Sen. Bernie SandersBernie SandersDemocrats face critical 72 hours Overnight Health Care — Presented by Altria — Manchin nixes Medicare expansion Manchin shutting down Sanders on Medicare expansion MORE (I-Vt.) opened up Thursday about his recent heart attack, offering reassurances that his campaign was moving forward.
"I was at an event and I was speaking, and for the first time in my life I said to somebody, get me a chair I have to sit down," Sanders told CNN's Dr. Sanjay Gupta at an interview in his Burlington, Vt., home. "I was sweating profusely, and normally we do selfies, and we get questions, and we have discussions. I was in no state to do that."
Sanders said he and his staff headed to an Urgent Care in Las Vegas after he experienced pain in his arm before he was quickly diagnosed with having a heart attack.
The senator said he then underwent a 45 minute procedure at Desert Springs Hospital.
Sanders told Gupta that his doctors informed him that he was "on the road to a full recovery."
"I feel great. I have not an ounce of pain. I've been walking around a lot, playing ball with the kids," he said. "I feel very confident that we're going to be running a very, very rigorous campaign."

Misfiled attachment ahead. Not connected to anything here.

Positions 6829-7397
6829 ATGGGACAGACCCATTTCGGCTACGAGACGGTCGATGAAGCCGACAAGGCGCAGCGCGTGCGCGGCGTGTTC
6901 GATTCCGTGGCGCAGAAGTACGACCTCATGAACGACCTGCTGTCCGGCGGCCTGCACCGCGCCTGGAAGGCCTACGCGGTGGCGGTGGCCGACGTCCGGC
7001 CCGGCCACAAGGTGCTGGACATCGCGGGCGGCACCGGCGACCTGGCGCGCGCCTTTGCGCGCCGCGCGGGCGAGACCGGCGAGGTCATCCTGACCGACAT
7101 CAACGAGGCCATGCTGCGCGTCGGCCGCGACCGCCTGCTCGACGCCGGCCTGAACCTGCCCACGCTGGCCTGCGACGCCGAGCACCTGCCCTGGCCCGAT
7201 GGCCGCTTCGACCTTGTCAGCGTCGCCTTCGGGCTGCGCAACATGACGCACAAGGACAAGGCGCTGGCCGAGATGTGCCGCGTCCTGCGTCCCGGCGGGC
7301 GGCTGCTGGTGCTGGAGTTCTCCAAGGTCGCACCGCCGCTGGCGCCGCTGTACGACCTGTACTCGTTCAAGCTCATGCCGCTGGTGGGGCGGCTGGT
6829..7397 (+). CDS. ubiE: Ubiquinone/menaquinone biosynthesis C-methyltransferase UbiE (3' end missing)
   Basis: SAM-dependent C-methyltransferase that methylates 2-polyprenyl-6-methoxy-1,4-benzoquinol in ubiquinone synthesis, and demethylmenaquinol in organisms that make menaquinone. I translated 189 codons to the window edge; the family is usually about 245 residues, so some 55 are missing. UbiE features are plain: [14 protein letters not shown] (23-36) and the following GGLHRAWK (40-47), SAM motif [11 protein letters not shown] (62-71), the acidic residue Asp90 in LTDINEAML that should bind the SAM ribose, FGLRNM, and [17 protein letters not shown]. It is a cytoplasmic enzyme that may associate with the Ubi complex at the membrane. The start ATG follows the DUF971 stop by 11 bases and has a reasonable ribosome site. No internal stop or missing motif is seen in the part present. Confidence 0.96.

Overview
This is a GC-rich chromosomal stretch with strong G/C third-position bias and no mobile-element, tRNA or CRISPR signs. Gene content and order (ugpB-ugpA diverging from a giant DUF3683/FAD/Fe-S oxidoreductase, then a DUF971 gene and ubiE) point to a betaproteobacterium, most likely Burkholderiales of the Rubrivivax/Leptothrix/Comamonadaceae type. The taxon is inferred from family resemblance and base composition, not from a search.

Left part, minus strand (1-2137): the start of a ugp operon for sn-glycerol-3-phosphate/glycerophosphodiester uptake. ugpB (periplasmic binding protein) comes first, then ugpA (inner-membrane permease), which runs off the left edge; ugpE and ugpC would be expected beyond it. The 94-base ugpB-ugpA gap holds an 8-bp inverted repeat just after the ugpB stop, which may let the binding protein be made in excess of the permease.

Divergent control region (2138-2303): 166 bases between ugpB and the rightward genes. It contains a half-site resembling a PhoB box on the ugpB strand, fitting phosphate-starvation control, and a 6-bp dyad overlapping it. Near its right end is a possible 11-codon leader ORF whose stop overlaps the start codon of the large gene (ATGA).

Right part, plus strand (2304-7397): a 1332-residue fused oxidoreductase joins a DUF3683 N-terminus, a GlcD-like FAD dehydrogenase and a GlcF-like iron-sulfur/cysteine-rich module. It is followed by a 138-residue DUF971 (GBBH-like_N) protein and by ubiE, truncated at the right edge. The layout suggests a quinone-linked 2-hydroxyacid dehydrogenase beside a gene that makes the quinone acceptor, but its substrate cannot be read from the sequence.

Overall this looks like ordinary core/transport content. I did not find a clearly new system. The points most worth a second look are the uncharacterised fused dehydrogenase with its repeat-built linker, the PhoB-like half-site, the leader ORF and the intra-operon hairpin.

While Sanders is missing an LGBT presidential town hall in Los Angeles on Thursday, his campaign has said he will participate in the fourth Democratic primary debate in Westerville, Ohio, on Tuesday.
Sanders left the hospital on Friday after having two stents placed in a blocked coronary artery as a result of the heart attack.
The incident has brought newfound attention on the issue of age and health on the presidential campaign trail. Biden and other top Democratic candidates Sen. Elizabeth WarrenElizabeth WarrenDemocrats face critical 72 hours The Hill's Morning Report - Presented by Facebook - Biden, Democrats inch closer to legislative deal This week: Democrats aim to unlock Biden economic, infrastructure package MORE (D-Mass.) and former Vice President Joe BidenJoe BidenOvernight Energy & Environment — Presented by American Clean Power — Methane fee faces negotiations White House rejects latest Trump claim of executive privilege The No Surprises Act: a bill long overdue MORE are in their 70s. President TrumpDonald TrumpYoungkin ad features mother who pushed to have 'Beloved' banned from son's curriculum White House rejects latest Trump claim of executive privilege Democrats say GOP lawmakers implicated in Jan. 6 should be expelled MORE is 73.